Yes, it is packed with vitamins and minerals and has many claims to benefit your health. Here are a few examples of how good Jicama is to eat.

  • Jicama boosts brain function.
  • Promotes a healthy heart by removing plaque in the arteries.
  • Boosts the immune system due to its antioxidants.
  • It’s excellent for digestion.
  • It is incredibly high in fiber to help with constipation.
  • It is rich in potassium and magnesium, protecting your central nervous system and controlling blood pressure.
  • It’s low in sugar, making it ideal for those on a diet.
  • Promotes weight loss, low in starch and carbs.
  • Extremely high in Vitamin C and E.

How can you know if your Jicama is going bad?

There are telltale signs that Jicama is starting to go bad. If the Jicama is becoming blotchy, it is at the end of the road and should be thrown out.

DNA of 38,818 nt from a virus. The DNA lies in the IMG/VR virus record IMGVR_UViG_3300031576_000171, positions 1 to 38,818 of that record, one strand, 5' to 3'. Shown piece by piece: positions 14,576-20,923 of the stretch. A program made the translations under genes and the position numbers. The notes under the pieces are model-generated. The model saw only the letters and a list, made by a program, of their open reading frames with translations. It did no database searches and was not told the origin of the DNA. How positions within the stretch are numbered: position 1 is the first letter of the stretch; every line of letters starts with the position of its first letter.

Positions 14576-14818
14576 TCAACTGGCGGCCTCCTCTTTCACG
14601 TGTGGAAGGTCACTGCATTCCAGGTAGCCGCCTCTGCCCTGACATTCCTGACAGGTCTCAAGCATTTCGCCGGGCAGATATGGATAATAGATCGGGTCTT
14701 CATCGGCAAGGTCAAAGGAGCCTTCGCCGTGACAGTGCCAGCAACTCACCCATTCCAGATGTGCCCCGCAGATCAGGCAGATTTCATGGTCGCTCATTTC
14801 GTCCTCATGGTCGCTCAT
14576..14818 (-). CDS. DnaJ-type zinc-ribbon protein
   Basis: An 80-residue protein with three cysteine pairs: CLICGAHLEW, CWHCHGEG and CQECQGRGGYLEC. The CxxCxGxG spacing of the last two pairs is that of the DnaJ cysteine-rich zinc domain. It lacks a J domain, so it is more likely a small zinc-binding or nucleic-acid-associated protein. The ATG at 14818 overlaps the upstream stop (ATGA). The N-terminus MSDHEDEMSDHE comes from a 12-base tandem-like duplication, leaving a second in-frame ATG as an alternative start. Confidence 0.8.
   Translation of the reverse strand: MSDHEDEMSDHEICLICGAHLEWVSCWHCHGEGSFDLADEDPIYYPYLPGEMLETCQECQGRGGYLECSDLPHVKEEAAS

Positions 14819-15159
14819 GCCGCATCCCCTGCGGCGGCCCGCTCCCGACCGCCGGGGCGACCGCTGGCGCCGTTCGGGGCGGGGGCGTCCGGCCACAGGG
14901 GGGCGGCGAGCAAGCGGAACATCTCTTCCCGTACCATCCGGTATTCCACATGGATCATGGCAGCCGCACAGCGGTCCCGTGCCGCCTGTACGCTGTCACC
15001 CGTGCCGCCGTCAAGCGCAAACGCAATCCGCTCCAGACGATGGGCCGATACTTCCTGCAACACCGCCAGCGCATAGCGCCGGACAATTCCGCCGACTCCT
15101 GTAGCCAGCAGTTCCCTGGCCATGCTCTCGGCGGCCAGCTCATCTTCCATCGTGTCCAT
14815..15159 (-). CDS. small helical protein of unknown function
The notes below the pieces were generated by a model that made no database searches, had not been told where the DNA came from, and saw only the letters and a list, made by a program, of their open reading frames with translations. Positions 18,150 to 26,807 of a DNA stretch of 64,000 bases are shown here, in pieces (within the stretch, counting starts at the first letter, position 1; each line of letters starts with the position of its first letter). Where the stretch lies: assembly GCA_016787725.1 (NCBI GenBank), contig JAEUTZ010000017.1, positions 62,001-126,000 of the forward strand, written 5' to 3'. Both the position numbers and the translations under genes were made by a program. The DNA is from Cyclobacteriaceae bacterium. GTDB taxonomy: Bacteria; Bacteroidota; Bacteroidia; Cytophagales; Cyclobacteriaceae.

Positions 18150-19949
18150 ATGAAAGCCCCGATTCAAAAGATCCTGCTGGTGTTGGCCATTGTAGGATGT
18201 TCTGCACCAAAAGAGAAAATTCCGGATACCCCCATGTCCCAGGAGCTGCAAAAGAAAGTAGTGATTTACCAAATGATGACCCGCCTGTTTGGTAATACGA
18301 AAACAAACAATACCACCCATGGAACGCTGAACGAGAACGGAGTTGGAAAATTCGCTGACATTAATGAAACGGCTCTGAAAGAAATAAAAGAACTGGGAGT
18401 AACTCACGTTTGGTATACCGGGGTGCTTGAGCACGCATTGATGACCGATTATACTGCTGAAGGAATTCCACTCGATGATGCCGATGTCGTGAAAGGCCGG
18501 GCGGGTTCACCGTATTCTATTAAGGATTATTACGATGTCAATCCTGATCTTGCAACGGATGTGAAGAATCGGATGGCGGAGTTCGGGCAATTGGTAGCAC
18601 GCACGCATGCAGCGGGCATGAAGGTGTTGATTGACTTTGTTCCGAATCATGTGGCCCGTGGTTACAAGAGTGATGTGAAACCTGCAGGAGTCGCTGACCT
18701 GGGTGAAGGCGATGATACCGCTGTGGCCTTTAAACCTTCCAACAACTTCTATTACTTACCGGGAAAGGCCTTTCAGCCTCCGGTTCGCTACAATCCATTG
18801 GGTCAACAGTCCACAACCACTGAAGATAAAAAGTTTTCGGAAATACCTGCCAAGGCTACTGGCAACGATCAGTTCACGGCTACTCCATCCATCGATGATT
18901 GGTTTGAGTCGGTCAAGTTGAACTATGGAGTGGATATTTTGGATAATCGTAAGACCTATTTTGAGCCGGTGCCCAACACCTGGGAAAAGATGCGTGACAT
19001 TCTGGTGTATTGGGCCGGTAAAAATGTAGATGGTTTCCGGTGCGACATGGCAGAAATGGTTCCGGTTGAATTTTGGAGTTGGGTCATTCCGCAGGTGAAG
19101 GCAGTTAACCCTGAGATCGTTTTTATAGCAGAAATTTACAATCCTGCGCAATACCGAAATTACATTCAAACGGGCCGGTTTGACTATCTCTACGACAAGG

If Jicama is soft or slimy, it is past its expiry date. Toss it in the garbage.

If Jicama is soft or smells funky, it’s bad and should be discarded immediately.

If you have Jicama with green mold, it’s not edible. Don’t be tempted to cut the mold away. Mold penetrates deep into food, and it can’t be seen.

Final thoughts

If you haven’t tried Jicama, you are missing out. It is a wonderful vegetable that can be eaten raw like a carrot and mixes perfectly into salads giving them the perfect crunch and texture that can be needed in a salad.

Fresh Jicama will store for four months in cool, dry conditions out of light, and store-bought Jicama may last a shorter time due to transport of the Jicama and poor handling of the vegetable.

It can be frozen whole or in slices and has an average freezer life of 12 months.